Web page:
Day 8 Sunday 22nd January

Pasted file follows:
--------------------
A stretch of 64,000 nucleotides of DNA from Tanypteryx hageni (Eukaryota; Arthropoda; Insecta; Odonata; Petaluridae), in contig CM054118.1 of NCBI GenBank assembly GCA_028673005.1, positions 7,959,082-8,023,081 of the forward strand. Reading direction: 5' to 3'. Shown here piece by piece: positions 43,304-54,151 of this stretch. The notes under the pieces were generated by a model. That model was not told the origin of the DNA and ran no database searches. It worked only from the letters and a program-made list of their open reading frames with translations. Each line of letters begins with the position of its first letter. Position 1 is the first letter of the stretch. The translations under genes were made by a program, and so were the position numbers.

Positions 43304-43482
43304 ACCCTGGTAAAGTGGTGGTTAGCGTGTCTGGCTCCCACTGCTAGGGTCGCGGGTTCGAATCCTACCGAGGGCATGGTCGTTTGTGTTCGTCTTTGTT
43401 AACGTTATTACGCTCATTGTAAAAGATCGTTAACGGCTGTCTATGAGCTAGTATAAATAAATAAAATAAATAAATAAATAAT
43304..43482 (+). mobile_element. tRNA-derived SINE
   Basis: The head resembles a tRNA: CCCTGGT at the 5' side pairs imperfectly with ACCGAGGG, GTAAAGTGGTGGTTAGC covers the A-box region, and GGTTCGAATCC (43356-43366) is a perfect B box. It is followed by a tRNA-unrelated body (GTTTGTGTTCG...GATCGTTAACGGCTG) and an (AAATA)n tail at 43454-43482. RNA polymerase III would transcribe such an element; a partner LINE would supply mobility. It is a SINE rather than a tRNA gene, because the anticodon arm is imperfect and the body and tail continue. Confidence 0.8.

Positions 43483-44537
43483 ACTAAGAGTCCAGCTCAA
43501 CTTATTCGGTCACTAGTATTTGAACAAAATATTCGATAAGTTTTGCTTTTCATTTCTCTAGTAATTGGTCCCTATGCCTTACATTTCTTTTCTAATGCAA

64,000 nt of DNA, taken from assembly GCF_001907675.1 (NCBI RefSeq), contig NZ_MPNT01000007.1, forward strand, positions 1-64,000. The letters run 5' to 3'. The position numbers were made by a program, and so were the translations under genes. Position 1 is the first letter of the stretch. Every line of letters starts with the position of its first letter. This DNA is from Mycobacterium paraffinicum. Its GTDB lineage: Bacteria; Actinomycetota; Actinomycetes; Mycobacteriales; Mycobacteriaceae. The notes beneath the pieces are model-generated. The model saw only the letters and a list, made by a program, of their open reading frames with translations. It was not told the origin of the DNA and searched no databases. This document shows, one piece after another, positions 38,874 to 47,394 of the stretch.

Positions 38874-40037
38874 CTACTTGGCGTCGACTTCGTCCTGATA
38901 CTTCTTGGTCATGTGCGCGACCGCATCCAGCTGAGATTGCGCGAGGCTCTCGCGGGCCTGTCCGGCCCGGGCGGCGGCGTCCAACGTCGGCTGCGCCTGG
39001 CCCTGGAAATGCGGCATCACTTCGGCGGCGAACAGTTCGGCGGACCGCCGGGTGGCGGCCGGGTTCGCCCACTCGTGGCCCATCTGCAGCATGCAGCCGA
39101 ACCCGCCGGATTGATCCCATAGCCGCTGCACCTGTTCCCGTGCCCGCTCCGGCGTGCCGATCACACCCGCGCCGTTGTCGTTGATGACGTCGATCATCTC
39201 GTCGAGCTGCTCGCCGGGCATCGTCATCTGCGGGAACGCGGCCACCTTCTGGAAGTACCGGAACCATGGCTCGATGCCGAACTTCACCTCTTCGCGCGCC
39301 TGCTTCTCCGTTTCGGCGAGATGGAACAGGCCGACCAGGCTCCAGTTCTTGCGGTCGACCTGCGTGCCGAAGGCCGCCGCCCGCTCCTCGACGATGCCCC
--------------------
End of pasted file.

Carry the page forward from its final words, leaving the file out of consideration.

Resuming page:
We departed around 6.30am for the hour long drive to Bundala National Park, where on arrival a male Asian Koel flew over the reserve centre a couple of times. After a short wait for the park staff to sort out permits, we drove down to a marshy inlet which kept us occupied for a while, with several wader species present including Yellow-wattled Lapwing, Black-winged Stilt, Marsh and Wood Sandpipers, a flock of Little Stints and Curlew Sandpipers, Kentish Plover, and a few Pintail Snipe. An Asian Openbill walked across the marsh into full view, whilst our first Purple Sunbird sang from a small bush behind us. Driving towards the entrance gate produced more Yellow-wattled Lapwings, as well as a single Purple Swamphen, before reaching the entrance gate where a Jungle Prinia sang from the top of a bush. The first section of track was bordered by dense bushes and scattered trees, so we had to stand on our seats to get an overview of the surrounding habitat, and we saw a pair of confiding Crested Hawk-eagles squabbling at the top of a tree, an Indian Black Robin and several Indian Peafowl that appeared in quick succession, followed by a few Lesser Whistling-ducks on a small pond. Moving on, a Pied Cuckoo flew across in front of us, before we had reasonable views of a lovely Blue-faced Malkoha perched amongst a group of bushes. A couple of Golden Jackals then followed, as did Purple Heron, before we reached the saltpans. There were literally birds everywhere here, but our attention was initially drawn to a flock of terns congregated on a small sand spit in a large lagoon, and which held several Caspian as well as a few Gull-billed Terns, plus Common and White-winged Terns. In front of us were several small pools holding Lesser Sand Plovers, Kentish Plover, plus several Little Stints. After sifting through the flocks of Curlew Sandpipers and stints, a cracking Broad-billed Sandpiper was found and it was great to be able to compare size and structure with the other waders. A larger roost a few hundred metres further along the bund held over 20 Great Crested Terns, a few Lesser Crested Terns, several Common and some Little Terns as well. There were also several hundred Black-tailed Godwits, many more Lesser Sand Plovers, plus Common Greenshank, lots of Marsh Sandpipers, as well as big numbers of all the previously mentioned species. Then a dark phase Western Reef Heron showed in another spot, and a flock of Greater Flamingos were seen in flight. As we moved along the bund we could view lagoons either side of the jeeps and were able to look right down on the waders feeding just a few metres below us, and we saw Ruddy Turnstone, plus a lone Ruff and a small party of 5 Red-necked Phalaropes on another salt pan. We got out of the vehicles at one spot and scoped these last birds, also picking up Oriental Skylark, Paddyfield Pipit, Garganey and Common Ringed Plover which is a scarce bird in Sri Lanka. Driving back along the same route we saw a brief Marsh Mugger and a White-bellied Sea- eagle flying over. At a secluded marsh surrounded by scrub and bushes several Pacific Golden Plovers were stood amongst the grass, along with Eurasian Curlew, with White-winged Terns flying all around. A few Alpine Swifts picked up by Rod were a surprising sight here, before we returned to the visitor centre and drove to the garden of a friend of Upali where a pair of Indian Scops-owls looked down on us from their daytime roost. So after lunch and a rest at our hotel in Tissamaharama, we drove the short distance to a ‘tank’ or reservoir where Purple Swamphen and Pheasant-tailed Jacana showed well. An Indian Reed-warbler (a recent split from Clamorous Reed Warbler) sat out in full view quite close to us in the late afternoon sun, whilst some flight views of a Yellow Bittern were appreciated. Just then a young boy whom Upali knows led us to view a roosting Brown Fish Owl amongst the palm trees and what views we were treated to. Apparently this bird lost an eye 4 years ago but still manages to survive against the odds! We then knew our luck was well and truly in as a female White-naped Woodpecker was sunning itself on a palm tree as we walked along a path, and it stayed there for ages allowing everyone great views. Whilst here Carol spotted our only Black Bittern of the trip along the drainage ditch and it showed quite well perched amongst some small trees and there was also a male Asian Koel calling from a tree above the path. So we decided to quit while we were ahead as all target species had been seen and returned to the hotel a little earlier than planned! What a day!